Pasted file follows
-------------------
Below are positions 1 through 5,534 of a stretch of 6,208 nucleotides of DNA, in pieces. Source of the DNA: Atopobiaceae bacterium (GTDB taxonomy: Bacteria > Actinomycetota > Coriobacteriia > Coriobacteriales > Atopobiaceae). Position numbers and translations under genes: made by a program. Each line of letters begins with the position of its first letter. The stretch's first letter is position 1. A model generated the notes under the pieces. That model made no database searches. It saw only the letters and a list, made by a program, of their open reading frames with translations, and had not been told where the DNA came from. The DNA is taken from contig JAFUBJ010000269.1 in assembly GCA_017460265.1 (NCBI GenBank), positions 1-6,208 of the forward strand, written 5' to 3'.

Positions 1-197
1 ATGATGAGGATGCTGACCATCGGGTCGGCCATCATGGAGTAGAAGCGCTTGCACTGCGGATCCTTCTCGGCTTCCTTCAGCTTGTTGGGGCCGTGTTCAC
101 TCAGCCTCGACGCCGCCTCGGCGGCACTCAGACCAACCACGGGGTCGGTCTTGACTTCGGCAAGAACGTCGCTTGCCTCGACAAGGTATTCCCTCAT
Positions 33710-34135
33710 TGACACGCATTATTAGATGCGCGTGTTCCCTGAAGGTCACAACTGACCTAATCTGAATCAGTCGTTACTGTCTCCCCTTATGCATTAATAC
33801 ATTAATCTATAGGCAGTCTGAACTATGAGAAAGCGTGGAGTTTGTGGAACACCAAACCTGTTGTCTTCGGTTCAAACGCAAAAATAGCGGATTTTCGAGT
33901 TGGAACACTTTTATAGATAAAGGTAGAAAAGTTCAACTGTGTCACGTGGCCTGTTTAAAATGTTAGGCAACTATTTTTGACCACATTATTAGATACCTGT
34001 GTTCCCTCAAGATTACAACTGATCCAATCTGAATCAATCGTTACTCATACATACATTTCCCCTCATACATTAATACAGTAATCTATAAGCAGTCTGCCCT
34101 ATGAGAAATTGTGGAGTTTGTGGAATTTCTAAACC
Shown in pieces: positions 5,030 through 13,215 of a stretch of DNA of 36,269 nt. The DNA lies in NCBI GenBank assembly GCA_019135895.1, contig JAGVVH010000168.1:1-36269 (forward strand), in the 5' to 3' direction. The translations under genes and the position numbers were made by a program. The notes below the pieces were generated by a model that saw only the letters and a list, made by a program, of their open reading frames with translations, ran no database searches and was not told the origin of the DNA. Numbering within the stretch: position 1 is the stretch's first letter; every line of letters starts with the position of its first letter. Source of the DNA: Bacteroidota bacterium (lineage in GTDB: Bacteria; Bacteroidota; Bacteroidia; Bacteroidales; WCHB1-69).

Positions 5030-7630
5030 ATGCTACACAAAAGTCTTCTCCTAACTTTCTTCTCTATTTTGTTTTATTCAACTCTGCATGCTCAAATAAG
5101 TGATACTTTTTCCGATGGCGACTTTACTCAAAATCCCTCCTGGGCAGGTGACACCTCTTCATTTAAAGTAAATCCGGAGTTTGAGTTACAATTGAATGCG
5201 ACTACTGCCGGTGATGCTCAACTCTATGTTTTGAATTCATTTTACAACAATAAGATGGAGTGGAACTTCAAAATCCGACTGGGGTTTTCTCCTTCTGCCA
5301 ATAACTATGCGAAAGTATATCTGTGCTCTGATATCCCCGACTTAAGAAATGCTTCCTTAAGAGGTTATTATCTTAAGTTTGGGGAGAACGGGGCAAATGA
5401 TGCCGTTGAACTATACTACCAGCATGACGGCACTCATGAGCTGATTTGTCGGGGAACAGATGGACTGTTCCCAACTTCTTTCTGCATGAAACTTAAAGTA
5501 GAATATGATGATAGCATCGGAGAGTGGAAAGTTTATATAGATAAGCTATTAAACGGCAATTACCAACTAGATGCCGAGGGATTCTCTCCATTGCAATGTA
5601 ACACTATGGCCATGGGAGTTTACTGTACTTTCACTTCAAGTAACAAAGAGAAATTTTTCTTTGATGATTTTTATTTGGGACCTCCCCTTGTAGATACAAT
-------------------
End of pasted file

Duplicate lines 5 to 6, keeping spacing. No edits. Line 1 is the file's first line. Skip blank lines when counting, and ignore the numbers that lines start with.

Positions 33710-34135
33710 TGACACGCATTATTAGATGCGCGTGTTCCCTGAAGGTCACAACTGACCTAATCTGAATCAGTCGTTACTGTCTCCCCTTATGCATTAATAC